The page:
# Lorentz transformation where electric field vanishes

• castlemaster
In summary, the problem involves finding the velocity of a reference frame in which only E exists in a homogeneous electromagnetic field with E · B = 0 and E ≠ cB. Using the transformations for E and B, and setting B' = 0, we can determine that the velocity must be perpendicular to both E and B. By setting v = s E x B and solving for s, we can find the minimum velocity needed to make B' vanish.
castlemaster

## Homework Statement

We have an homogeneus electromagnetic field with $$E \bullet B=0$$ and $$E \neq cB$$
Find the velocity of the reference frames in which ony E exists.

## Homework Equations

$$\mathbf{E}' = \gamma \left( \mathbf{E} + \mathbf{v} \times \mathbf{B} \right ) - \left (\frac{\gamma-1}{v^2} \right ) ( \mathbf{E} \cdot \mathbf{v} ) \mathbf{v}$$

$$\mathbf{B}' = \gamma \left( \mathbf{B} - \frac {\mathbf{v} \times \mathbf{E}}{c^2} \right ) - \left (\frac{\gamma-1}{v^2} \right ) ( \mathbf{B} \cdot \mathbf{v} ) \mathbf{v}$$

## The Attempt at a Solution

I guess I can't use the transformations for a boost in the x direction, so I guess I have to use the fact that

$$E \bullet B$$
$$E^2-B^2$$

are invariants under lorentz transformations.
But I don't know how to start. Do I need the EM field tensor for something?

Thanks

First, if you don't set c = 1, your second invariant has a factor of c² missing (I let you find out where). But you won't need them for the solution to your problem anyway.

For this, you have already your transformation formulae for E and B, so just set B' = 0 ...

Hi,

Should I use the fact that E.B=E'.B'=0 and merge the equations from E' and B'?
Cause I don't see a simple way of taking the velocity out of there.

Thanks

Since you know that E.B = 0, surely, as an ansatz, v.B = 0 would greatly simplify the second equation. Then can v be parallel to E? Or must it be perpendicular also?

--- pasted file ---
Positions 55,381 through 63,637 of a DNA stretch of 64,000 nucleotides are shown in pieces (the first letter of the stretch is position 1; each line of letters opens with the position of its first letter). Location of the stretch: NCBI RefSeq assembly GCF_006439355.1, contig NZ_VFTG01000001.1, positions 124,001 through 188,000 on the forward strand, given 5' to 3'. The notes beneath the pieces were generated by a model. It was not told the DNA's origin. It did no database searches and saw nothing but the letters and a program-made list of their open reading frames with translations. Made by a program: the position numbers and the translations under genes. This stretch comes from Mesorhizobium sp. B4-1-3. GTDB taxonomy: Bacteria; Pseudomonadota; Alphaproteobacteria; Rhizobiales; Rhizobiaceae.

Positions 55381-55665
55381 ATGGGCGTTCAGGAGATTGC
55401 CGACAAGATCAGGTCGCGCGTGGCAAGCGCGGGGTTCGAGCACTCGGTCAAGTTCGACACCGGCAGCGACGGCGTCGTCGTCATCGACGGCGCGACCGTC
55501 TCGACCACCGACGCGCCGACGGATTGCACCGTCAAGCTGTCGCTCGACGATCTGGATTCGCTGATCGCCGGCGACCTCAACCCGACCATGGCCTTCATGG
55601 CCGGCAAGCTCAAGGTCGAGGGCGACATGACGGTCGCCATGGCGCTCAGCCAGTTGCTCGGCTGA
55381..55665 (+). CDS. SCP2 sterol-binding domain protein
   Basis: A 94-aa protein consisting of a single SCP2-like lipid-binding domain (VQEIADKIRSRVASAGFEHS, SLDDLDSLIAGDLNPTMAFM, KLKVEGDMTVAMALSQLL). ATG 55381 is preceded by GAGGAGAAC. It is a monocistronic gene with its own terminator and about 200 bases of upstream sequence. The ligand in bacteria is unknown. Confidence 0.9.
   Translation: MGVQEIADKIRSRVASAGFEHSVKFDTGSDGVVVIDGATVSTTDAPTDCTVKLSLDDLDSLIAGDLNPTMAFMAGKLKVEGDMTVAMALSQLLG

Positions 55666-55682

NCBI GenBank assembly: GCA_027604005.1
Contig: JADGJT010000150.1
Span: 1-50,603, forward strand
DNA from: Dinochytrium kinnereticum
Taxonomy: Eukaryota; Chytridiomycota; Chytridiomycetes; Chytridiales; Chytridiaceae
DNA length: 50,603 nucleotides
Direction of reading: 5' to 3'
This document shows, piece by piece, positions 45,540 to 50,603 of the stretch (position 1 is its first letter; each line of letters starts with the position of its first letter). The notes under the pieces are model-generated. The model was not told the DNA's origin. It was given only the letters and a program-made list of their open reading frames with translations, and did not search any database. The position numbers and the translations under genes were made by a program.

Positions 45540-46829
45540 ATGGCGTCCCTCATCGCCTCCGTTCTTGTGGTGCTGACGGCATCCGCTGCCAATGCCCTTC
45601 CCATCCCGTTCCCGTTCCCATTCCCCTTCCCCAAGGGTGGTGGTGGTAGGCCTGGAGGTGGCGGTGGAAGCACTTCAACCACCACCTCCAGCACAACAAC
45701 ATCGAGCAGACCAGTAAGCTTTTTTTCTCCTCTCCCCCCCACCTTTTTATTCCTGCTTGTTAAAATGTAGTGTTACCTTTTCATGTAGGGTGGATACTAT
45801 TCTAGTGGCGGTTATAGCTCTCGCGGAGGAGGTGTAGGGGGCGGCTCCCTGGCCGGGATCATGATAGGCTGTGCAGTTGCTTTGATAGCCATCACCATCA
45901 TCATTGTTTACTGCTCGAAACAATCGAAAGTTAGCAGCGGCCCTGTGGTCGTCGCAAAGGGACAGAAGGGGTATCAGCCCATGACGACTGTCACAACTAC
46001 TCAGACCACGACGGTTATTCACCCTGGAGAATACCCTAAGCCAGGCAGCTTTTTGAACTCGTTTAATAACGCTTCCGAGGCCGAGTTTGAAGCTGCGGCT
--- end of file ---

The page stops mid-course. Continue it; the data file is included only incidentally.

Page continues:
(If you don't believe in an ansatz, take E = (E, 0, 0) and B = (0, B, 0) and v = (vx,vy,vz). You can always choose your coordinate system that way, but in the end you have to figure out how to describe it without coordinate systems, which can be a bit ugly).

E can't be parallel to v or B' won't vanish, right?

Yes. So since now we know that v must be perpendicular to E and B, we can write v = s E x B, with s a scalar constant. Now you just plug in this v into your equation for B', use some vector analysis and find out s. Then, |v| = |s| |E| |B|.

(BTW: v can have a component parallel to E, but that won't contribute in the equation for B'. So what you calculate above is really the minimum velocity you need to make B' vanish. The question is ambiguous.)

## What is a Lorentz transformation where the electric field vanishes?

A Lorentz transformation is a mathematical equation used in special relativity to describe how measurements of time and space change between two different reference frames. When the electric field vanishes, it means that there is no net electric charge in the reference frame being observed.

## Why is it important to consider a Lorentz transformation where the electric field vanishes?

In special relativity, the laws of physics should be the same in all inertial reference frames. Therefore, understanding how measurements of time and space change when there is no electric field present is crucial for accurately describing physical phenomena.

## How does a Lorentz transformation where the electric field vanishes affect the perception of time and space?

A Lorentz transformation where the electric field vanishes can lead to a phenomenon known as time dilation, where time appears to pass slower for an observer in one reference frame compared to another. It also affects the perception of space, causing length contraction where an object appears shorter in the direction of motion.

## What are some real-life applications of a Lorentz transformation where the electric field vanishes?

One real-life application is in high-speed particle accelerators, where particles are accelerated to close to the speed of light. In this scenario, the electric field may not remain constant, and understanding the Lorentz transformation helps scientists accurately measure and predict the behavior of these particles.

## Are there any limitations to using a Lorentz transformation where the electric field vanishes?

While the Lorentz transformation is a fundamental equation in special relativity, it is only valid for inertial reference frames. In situations involving accelerating objects or strong gravitational fields, more complex equations may be necessary to accurately describe the behavior of time and space.

Replies
2
Views
1K
Replies
0
Views
823
Replies
1
Views
1K
Replies
2
Views
826
Replies
3
Views
932
Replies
2
Views
1K
Replies
44
Views
4K
Replies
5
Views
2K
Replies
9
Views
1K
Replies
4
Views
2K